SCADA / Asset Management

Self-service analytics for non-data-scientists

Predicting and averting process and equipment problems takes tools to easily search, annotate and analyze existing historian data.

By Bert Baeck

Though plant operations typically generate mind-boggling quantities of data—both structured and unstructured—plant engineers and operations personnel can only leverage a small percentage to make better process decisions. This is because most process data from plant systems is stored in online and off-line process historian archives, and process historian tools, although relatively simple to use, aren’t ideal for analyzing data or search queries. The archives are “write”-optimized and not “read/analytics”-optimized, so finding related historical events and building process context can be a time-consuming and laborious task.

Improving process performance and overall efficiency requires operational intelligence and an understanding of data. One of the basic elements is that process engineers and other stakeholders must be able to search time-series data over a specific timeline, and visualize all related plant events quickly and efficiently. This includes the time-series data generated by the process control, lab and other plant systems, as well as the usual annotations and observations made by operators and engineers.

The challenges typically presented by historian time-series data are lack of a mechanism for search and an inability to annotate effectively. By combining both the search capabilities on structured time-series process data, and data annotated by operators and other SMEs, users can understand more precisely what’s occurring and predict what likely will occur in their continuous and batch processes.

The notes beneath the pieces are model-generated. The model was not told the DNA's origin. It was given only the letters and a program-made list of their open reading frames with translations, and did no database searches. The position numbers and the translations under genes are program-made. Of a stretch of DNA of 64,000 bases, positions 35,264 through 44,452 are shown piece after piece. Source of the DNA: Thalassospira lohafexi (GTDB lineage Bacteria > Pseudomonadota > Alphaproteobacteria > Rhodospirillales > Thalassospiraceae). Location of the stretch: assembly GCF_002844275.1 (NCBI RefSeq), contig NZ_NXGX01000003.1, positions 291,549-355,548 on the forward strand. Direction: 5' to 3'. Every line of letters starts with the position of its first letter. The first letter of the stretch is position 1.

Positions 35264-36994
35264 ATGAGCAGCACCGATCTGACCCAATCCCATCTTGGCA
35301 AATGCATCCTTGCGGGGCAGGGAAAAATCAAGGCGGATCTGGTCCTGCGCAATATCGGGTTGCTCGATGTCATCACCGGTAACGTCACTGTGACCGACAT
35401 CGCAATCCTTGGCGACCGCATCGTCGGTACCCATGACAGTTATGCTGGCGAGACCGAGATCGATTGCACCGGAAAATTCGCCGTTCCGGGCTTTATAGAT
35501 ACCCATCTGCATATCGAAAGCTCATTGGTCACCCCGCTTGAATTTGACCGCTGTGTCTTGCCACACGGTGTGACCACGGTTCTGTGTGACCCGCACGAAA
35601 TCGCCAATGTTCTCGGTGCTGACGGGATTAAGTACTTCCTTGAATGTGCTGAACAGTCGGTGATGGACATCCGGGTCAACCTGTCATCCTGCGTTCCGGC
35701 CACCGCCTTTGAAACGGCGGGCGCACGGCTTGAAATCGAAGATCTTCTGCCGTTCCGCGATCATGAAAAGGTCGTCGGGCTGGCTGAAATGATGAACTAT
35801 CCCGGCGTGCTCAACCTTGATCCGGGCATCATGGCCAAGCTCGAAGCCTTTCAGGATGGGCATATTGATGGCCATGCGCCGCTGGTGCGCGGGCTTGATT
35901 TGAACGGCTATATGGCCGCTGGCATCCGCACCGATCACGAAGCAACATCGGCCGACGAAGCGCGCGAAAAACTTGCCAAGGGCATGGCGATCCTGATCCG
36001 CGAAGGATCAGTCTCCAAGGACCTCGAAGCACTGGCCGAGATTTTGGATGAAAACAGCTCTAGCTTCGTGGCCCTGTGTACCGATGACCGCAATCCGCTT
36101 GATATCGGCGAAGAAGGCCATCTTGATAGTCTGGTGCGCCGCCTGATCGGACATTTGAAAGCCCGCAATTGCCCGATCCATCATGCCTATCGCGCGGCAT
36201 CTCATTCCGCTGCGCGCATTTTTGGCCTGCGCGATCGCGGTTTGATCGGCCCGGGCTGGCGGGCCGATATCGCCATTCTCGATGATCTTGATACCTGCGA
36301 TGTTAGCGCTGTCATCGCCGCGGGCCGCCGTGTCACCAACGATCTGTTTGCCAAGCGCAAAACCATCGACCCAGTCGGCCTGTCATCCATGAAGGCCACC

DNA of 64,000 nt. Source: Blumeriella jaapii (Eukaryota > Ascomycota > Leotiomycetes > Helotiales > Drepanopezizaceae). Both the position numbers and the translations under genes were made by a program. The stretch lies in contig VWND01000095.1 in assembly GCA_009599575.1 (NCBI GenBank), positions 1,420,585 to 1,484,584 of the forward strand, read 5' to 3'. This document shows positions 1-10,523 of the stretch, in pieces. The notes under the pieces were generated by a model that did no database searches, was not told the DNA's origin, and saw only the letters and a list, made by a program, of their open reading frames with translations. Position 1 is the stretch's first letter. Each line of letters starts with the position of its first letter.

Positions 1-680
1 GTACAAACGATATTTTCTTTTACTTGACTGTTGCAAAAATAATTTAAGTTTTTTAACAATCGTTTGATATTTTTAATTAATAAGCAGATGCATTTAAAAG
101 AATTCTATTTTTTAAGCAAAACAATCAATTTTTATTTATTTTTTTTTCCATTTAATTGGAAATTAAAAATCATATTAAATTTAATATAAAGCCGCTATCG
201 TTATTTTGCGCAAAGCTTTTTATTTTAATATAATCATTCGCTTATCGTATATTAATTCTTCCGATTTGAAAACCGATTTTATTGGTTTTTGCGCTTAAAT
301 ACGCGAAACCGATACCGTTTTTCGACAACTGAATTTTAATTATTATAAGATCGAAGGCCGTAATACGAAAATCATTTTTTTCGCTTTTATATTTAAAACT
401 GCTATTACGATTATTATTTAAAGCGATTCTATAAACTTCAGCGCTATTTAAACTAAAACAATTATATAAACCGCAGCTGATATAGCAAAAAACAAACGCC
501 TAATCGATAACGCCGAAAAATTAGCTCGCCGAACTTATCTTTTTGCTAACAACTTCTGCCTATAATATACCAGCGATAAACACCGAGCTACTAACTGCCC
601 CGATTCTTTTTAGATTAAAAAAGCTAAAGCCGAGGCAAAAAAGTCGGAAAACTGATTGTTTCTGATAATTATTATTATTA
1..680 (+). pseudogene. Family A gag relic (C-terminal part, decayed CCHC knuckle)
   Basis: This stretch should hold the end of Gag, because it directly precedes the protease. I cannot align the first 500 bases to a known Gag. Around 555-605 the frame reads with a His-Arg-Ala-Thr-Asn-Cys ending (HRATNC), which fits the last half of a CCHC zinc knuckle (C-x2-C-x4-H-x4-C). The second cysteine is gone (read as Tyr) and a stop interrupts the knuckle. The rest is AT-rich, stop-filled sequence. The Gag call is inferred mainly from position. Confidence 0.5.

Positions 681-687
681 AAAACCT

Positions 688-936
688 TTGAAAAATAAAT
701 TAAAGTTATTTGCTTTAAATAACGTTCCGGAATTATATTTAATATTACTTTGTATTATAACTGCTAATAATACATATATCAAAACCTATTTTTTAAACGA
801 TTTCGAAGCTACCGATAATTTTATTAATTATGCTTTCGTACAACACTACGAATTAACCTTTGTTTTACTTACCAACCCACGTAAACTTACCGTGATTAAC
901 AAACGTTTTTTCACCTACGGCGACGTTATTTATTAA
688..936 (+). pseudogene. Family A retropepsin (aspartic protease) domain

ARC Advisory Group has identified a handful of solution suppliers that are taking a different approach to providing industrial process data analytics, and also leveraging multidimensional search capabilities for stakeholders. The approach combines the necessary elements to visualize a process historian’s time-series data, overlay similar matched historical patterns, and enrich with data captured by engineers and operators. A form of “process fingerprinting” then provides operations and engineering with greater process insights to optimize the process and/or predict unfavorable process conditions. Furthermore, unlike traditional approaches, performing this analysis doesn’t require the skill set of a data scientist.

Key elements of the approach include:

  • A system that brings together deep knowledge of process operations and data analytics techniques to minimize the need for specialized data scientists or complex, engineering-intensive data modeling, which can turn human intelligence into machine intelligence to gain value from operational data already collected.
  • A model-free, predictive, process-analytics (discovery, diagnostic and predictive) tool that complements and augments, rather than replaces, existing historian data architectures.
  • A system that supports cost-efficient virtualized deployment and is “plug-and-play” within the available infrastructure, yet has the ability to evolve into a fully scalable component of corporate Big Data initiatives and environments.

Data scientists not required